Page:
Four thunderous roars crack the silence.
Cacophony ensues. The noise begins to settle and so does the dust...as the tragic symphony progressively unfolds.
The first movement is easily discernableæ New York, Washington D.C. and rural Pennsylvania. The second is far more complex and extends across nations and continents. The key changes from day to day as the orchestration ranges from bold, aggressive and eruptive to somber, peaceful and reflective.
Long and complex, the international composition encompasses vast ideologies, cultures, religions and personal perspectives. From a distance it is agonizing and painful, disappointing and disdainful.
Close up it is revealing. Some players are infuriated - screaming threats of Armageddon. Others are fearfully silenced as they flee for their lives. Soliloquies abound as the song of war vs. peace echoes with sharp contrast.
While retaliatory threats are unnerving, a nation silenced is far more unsettling. I recall a United Nations diplomat discussing an eerie feeling pervasive in his early career. He described it beyond a mere sense of discomfort or unease. At first it actually seemed more ominous and unsettling than the very real prospect of personal danger.
What the diplomat described was a haunting and painful sense of emptiness he always sensed in war-torn countries. After struggling to understand the basis for his feelings, he finally realized the essence of his personal unrest - all music in those countries had disappeared.
That void is the hallmark of a nation beaten down and hopeless. It is a devastating emptiness that reveals overwhelming despair.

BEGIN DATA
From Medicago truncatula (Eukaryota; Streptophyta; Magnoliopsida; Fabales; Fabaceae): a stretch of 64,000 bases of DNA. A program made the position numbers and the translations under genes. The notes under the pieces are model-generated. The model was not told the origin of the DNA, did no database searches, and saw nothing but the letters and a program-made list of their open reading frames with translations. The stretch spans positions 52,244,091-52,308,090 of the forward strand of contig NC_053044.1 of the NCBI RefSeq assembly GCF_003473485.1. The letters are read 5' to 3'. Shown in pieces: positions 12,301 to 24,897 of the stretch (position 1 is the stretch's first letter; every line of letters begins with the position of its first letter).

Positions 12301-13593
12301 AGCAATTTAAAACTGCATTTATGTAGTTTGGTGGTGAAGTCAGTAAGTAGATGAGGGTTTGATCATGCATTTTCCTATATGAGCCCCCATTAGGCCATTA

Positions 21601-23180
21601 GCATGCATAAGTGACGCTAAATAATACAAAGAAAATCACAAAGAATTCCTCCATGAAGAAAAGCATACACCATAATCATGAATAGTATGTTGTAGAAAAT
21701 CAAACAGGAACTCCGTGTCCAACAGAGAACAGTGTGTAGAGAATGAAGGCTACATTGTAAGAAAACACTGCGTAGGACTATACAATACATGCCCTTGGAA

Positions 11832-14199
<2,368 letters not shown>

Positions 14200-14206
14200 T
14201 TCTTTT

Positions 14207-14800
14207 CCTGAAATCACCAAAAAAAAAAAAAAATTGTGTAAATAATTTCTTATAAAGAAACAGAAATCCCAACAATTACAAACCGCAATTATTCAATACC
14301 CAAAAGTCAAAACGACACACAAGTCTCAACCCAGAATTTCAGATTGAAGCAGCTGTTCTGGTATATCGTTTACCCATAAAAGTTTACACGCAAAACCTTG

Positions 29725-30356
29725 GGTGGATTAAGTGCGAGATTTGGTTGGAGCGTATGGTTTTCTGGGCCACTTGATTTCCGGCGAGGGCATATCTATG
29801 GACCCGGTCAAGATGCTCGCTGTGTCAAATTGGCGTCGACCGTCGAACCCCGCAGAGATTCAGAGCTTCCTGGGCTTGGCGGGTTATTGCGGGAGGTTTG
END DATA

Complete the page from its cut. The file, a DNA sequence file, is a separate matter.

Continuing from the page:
Yet amidst the calamitous uncertainty we face these days, the song of America has never been silenced. From our legislators in Washington to the entertainers who have dedicated themselves to raise money for those in need, America continues to sing with gusto.
Our song of freedom is heard and felt by every peace-loving person on the planet. Music resounds from schools and communities to fund-raising events and prayer vigils. Our music is powerful beyond words.
Shortly after the terrorist attacks, a prayer service was held at Yankee Stadium. Religious leaders inspired support and hope for a city and a nation in shock. As television cameras panned across the audience, individual expressions combined to reveal a uniform landscape of loss, fear, remorse and apprehension.
Yet within minutes the canvas changed considerably.
A woman marched to the podium. She didn't deliver a sermonæ not in the traditional sense anyway. Instead she bellowed the song, Wind Beneath My Wings, written by Jeff Silbar and Larry Henley.
With incredible resolve, conviction and heart-felt appreciation for our nation's heroes, Bette Midler pierced the hearts and souls of everyone in the stadium. People didn't just cry - they wept incessantly and held onto each other for dear life. Millions of viewers throughout the world did the same.
I couldn't hold back the tears streaming from my face as I sat in the kitchen and experienced the first real release since our world had changed. These weren't just words of heart-felt appreciation - they were far more: